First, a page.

Look at this insanity…

I would never have thought this many major cities would have 11%-plus mortgages underwater… especially not at the top of a second real estate bubble.

How bad will it be when we move into the next recession depression?!

Look at Hartford, Connecticut: 43% of mortgages there are under water!

How could that be?

It’s similar to three of the other top five in that it’s more an industrial city, so it could be that it’s suffering the fate of those rust belt places, which tend to be the worst without major real estate bubbles thanks to weak incomes and demand.

In short, they’re just slowly dying.

Jacksonville is #2, with 39% of mortgages underwater. It’s an old-line insurance city, not the vacation or retirement mecca of other major Florida cities that are booming and bubbling.

Detroit, Cleveland, and Newark fit that rustbelt stereotype with 36%, 31%, and 29% of mortgages, respectively, underwater.

The next nine, from Milwaukee to Kansas City also lean toward the industrial classification.

My two previous home cities, Miami and Tampa, have 13% and 11% of mortgages underwater respectively, despite a rising real estate market.

But who’s not on this list?

The big bubble cities like San Francisco, L.A., New York, San Diego, D.C., Boston, and Seattle. Sure, they have sky high property prices, but that doesn’t put you underwater as it only increases your equity.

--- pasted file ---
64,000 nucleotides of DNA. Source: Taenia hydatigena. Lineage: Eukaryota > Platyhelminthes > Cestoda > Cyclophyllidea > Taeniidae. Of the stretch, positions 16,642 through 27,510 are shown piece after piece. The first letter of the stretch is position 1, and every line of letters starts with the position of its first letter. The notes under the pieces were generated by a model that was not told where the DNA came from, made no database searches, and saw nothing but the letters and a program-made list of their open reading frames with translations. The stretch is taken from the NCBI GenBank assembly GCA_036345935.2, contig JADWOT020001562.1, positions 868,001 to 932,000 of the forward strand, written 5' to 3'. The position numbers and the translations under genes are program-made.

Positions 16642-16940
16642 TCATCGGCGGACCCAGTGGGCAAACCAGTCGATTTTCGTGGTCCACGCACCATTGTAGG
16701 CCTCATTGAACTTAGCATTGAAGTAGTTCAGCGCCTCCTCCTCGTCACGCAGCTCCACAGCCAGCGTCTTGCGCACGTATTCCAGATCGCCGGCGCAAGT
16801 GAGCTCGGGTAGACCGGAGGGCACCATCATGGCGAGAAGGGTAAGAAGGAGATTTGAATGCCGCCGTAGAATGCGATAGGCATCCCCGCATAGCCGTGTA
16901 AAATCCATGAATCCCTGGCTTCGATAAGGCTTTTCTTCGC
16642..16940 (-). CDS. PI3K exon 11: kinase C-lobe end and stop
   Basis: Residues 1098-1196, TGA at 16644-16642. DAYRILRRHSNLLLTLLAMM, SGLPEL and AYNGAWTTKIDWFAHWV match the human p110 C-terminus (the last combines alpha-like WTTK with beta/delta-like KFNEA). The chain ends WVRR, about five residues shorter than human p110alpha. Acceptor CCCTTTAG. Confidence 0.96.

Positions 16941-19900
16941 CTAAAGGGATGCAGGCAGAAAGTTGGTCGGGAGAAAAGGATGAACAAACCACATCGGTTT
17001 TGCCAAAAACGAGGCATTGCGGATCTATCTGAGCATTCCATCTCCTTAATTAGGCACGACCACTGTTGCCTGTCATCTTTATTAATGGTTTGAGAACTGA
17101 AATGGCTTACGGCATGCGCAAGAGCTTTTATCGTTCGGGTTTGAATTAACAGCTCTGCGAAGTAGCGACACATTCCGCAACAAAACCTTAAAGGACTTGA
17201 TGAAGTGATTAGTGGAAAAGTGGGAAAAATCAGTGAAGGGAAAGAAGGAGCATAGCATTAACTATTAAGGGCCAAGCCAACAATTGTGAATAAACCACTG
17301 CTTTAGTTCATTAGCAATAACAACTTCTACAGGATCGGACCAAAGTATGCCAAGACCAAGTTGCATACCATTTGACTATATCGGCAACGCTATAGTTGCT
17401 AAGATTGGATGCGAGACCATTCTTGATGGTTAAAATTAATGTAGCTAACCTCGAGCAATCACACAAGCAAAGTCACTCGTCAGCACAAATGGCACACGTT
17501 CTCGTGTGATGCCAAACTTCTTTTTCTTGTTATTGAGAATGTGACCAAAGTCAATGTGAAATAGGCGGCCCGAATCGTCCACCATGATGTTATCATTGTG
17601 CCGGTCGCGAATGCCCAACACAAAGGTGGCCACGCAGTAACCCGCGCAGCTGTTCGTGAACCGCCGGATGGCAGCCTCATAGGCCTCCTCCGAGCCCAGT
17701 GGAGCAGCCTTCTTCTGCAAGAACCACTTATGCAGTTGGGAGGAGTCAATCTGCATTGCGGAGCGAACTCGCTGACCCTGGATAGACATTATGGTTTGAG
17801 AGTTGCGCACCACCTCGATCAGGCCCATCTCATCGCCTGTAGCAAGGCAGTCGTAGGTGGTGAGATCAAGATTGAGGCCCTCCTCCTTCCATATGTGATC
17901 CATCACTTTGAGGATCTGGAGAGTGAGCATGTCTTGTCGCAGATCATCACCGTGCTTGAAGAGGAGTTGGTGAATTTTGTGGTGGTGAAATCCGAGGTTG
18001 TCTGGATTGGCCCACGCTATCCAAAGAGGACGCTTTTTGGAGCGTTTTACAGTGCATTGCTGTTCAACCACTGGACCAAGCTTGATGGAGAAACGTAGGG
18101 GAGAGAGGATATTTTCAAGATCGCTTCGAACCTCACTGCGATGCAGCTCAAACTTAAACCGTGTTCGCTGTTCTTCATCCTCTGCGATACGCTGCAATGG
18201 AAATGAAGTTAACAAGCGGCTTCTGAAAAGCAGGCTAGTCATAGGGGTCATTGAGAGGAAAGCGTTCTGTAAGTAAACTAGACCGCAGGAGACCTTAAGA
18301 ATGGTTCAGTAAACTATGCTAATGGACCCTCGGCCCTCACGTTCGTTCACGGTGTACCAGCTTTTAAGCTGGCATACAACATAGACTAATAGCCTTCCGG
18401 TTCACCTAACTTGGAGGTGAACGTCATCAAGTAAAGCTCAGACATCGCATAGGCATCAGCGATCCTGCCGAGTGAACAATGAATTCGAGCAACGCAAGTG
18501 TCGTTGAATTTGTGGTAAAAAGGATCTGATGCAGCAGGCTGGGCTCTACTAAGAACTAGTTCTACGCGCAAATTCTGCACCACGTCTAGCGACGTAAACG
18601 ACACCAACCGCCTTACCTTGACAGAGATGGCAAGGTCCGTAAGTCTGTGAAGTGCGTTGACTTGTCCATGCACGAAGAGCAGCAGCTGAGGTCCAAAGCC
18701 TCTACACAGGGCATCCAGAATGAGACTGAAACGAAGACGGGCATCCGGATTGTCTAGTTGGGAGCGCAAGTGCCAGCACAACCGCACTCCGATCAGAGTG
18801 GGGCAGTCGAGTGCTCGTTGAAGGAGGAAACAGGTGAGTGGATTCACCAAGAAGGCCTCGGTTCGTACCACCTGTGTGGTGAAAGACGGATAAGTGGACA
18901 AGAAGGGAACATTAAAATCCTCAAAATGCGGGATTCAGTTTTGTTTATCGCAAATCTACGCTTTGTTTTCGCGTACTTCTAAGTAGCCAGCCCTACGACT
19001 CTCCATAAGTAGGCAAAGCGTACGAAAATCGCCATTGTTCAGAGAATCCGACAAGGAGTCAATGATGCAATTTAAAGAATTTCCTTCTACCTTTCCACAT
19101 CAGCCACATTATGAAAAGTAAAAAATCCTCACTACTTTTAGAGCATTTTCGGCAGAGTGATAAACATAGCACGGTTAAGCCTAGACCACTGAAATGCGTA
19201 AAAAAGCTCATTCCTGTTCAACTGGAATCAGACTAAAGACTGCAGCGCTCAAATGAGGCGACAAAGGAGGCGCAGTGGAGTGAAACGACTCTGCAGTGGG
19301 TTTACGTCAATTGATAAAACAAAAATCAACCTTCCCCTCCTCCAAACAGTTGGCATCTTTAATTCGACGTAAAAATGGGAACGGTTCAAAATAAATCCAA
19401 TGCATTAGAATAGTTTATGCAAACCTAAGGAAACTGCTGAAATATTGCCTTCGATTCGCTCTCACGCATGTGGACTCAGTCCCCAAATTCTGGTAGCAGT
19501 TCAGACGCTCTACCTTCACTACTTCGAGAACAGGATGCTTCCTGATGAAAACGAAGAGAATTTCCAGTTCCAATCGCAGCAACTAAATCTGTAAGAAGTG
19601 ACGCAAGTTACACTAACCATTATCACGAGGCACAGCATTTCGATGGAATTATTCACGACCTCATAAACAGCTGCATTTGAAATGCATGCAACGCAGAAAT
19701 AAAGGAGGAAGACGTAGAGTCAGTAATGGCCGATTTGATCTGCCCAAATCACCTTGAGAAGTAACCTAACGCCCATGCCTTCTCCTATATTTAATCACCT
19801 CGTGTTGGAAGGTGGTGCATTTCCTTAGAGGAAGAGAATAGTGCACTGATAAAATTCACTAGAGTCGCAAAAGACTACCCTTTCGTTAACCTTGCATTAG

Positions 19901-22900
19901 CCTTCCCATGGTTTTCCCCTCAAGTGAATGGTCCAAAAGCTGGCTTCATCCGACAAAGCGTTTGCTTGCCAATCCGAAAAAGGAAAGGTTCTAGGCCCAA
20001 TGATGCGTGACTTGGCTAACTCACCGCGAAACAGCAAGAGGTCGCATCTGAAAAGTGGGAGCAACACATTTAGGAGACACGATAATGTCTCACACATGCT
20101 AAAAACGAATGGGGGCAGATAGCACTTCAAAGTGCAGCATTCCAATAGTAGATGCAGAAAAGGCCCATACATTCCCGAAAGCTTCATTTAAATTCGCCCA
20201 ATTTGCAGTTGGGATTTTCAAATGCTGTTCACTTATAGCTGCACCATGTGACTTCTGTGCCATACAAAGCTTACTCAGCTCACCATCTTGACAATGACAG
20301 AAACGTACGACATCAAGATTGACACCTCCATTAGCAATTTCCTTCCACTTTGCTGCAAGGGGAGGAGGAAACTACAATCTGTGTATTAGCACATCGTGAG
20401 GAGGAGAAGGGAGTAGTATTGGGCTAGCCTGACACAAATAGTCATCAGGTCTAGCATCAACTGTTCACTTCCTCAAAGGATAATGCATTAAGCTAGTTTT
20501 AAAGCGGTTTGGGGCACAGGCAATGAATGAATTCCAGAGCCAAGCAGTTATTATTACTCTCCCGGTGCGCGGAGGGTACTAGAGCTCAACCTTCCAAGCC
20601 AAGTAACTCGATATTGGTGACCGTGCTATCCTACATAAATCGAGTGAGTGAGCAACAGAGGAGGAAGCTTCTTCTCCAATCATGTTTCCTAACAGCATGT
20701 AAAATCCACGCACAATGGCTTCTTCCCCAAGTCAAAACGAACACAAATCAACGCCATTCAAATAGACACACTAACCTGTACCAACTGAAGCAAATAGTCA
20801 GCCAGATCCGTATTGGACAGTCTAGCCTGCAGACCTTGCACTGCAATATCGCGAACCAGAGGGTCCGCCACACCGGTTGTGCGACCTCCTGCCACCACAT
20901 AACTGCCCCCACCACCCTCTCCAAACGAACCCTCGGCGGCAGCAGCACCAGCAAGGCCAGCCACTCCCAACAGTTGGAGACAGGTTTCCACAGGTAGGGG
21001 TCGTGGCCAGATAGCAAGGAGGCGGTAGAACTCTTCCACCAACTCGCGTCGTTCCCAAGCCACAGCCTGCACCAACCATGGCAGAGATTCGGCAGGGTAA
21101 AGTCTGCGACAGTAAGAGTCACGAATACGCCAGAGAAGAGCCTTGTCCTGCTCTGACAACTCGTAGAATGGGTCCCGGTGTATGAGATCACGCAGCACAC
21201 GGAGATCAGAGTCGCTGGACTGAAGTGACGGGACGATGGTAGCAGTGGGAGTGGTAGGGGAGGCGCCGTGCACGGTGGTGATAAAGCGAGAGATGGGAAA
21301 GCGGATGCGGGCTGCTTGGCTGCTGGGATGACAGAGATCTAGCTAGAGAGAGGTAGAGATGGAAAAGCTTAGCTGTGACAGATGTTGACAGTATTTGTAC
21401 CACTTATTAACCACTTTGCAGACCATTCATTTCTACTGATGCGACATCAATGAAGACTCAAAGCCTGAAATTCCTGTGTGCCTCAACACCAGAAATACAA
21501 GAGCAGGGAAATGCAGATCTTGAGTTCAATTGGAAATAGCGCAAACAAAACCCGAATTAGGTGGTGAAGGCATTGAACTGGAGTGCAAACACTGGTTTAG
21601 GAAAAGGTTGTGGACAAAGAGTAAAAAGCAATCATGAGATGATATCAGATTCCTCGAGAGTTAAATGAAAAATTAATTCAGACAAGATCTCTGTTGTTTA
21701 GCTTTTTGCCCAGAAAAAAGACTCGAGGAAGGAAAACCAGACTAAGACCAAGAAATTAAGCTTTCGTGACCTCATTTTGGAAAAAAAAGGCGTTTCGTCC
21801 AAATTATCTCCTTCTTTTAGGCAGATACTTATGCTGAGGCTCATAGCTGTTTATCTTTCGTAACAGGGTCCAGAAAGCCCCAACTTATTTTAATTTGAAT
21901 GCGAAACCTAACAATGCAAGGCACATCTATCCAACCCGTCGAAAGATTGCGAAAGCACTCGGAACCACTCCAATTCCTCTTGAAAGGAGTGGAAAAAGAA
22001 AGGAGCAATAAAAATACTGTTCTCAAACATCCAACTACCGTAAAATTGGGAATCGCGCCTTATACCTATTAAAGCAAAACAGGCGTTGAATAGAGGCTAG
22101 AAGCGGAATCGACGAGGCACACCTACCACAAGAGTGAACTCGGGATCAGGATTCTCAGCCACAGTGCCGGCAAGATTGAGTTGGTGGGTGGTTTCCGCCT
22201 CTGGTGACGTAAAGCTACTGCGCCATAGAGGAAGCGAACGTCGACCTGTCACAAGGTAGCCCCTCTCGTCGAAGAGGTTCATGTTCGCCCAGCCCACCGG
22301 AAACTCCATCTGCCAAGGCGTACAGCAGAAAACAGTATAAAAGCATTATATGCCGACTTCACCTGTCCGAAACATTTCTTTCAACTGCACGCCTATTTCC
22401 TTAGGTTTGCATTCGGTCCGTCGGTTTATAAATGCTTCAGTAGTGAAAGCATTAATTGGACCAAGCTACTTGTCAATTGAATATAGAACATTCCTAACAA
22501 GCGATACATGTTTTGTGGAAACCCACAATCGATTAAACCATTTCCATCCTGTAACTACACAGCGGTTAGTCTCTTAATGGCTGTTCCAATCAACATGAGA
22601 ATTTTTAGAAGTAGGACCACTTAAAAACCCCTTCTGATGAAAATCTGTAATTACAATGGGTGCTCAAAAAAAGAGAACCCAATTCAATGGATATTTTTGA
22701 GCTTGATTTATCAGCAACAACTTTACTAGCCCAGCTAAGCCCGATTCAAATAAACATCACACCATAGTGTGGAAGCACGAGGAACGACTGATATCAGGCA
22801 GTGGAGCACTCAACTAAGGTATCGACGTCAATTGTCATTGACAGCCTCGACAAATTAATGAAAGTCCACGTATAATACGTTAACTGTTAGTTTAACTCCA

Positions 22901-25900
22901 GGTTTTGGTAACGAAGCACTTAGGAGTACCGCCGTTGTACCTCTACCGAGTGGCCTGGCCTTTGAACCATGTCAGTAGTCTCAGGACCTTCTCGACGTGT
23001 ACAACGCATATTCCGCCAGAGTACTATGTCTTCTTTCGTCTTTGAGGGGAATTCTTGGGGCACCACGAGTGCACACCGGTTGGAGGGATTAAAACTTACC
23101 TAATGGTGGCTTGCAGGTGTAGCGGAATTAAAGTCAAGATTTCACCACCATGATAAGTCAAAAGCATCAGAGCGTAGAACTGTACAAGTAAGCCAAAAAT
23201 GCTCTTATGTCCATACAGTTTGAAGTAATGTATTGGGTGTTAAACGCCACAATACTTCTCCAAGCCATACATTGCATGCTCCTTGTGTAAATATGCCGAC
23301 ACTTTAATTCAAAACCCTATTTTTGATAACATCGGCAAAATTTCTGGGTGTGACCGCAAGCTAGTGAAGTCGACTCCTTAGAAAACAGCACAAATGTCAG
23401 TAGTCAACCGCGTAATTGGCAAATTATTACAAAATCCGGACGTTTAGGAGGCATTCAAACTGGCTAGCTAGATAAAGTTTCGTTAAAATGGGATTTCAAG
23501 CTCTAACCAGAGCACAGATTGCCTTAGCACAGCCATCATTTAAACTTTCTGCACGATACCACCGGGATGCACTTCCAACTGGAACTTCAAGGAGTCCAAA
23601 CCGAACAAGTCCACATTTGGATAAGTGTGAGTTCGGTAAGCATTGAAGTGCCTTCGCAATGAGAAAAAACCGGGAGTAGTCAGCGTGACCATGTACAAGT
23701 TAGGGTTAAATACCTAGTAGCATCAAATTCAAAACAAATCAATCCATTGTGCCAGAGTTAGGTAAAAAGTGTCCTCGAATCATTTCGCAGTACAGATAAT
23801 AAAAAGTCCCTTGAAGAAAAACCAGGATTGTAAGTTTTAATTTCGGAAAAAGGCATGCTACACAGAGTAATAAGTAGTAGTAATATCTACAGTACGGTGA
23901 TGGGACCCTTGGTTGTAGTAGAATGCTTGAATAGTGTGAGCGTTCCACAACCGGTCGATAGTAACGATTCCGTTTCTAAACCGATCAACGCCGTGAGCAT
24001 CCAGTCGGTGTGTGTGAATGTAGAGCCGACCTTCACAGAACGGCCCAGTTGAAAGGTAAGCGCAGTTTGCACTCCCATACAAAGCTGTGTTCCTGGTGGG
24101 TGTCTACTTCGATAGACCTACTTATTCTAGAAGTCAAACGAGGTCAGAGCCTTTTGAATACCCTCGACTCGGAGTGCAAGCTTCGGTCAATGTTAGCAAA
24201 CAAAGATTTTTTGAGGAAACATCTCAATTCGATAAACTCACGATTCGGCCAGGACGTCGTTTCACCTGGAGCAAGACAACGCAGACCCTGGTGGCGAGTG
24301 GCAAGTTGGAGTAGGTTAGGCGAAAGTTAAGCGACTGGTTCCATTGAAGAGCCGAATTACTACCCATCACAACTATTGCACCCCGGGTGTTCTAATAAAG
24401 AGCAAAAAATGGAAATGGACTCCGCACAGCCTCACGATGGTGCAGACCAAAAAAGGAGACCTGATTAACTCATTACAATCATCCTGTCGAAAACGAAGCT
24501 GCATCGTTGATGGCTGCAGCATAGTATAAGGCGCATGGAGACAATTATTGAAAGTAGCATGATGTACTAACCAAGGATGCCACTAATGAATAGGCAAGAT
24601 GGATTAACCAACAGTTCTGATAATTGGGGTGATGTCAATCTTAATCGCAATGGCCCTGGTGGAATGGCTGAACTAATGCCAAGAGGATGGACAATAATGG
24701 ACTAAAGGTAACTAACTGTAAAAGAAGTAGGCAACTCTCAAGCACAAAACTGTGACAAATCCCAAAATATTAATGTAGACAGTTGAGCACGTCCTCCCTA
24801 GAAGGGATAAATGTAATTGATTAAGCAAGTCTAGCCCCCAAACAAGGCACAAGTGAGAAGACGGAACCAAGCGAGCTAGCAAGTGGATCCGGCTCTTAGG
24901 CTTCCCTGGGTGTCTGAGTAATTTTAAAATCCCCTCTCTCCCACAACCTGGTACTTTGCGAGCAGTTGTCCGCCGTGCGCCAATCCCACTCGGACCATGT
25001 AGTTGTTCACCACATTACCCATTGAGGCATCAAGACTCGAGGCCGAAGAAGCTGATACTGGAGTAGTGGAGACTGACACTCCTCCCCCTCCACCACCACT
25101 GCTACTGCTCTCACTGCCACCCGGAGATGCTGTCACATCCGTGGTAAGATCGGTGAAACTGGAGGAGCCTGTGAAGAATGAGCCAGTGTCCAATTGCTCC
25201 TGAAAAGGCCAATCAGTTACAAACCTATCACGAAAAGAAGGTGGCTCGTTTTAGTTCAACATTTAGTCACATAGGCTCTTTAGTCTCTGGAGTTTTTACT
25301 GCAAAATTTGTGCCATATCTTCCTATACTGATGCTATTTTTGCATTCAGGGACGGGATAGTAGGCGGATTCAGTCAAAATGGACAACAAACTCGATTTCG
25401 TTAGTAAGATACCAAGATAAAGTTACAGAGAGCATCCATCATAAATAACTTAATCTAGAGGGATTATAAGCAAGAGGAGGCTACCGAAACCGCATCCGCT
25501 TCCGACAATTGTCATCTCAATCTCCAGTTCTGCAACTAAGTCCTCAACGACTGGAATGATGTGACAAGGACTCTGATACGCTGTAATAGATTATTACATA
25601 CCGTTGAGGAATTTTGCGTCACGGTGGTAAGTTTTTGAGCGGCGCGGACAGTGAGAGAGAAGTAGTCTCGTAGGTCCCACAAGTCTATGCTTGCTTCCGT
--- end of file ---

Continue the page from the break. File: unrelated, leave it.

Of course, while they don’t have such a dangerous mortgage situation developing now, they’re still red-hot danger cities because the bigger the bubble, the bigger the burst.

Now, as data is increasingly revealing, real estate is slowing down fast. And like 2006, it’s leading the way for a broader slowdown. On November 12 last year, I showed how the U.S. Home Construction Index has been leading stock market tops by about 26 months.

My Dark Window scenario indicates we’ll see that final top in the markets later this year into early 2020. The long lead time of that index adds yet more supporting evidence.

This is just another trend that clearly warns of a recession/depression ahead, but only after we likely witness the rare Dark Window opportunity that few see coming… one last bubble to end all bubbles!

Harry
Follow me on Twitter @harrydentjr

Harry Dent
Harry studied economics in college in the ’70s, but found it vague and inconclusive. He became so disillusioned by the state of the profession that he turned his back on it. Instead, he threw himself into the burgeoning New Science of Finance, which married economic research and market research and encompassed identifying and studying demographic trends, business cycles, consumers’ purchasing power and many, many other trends that empowered him to forecast economic and market changes.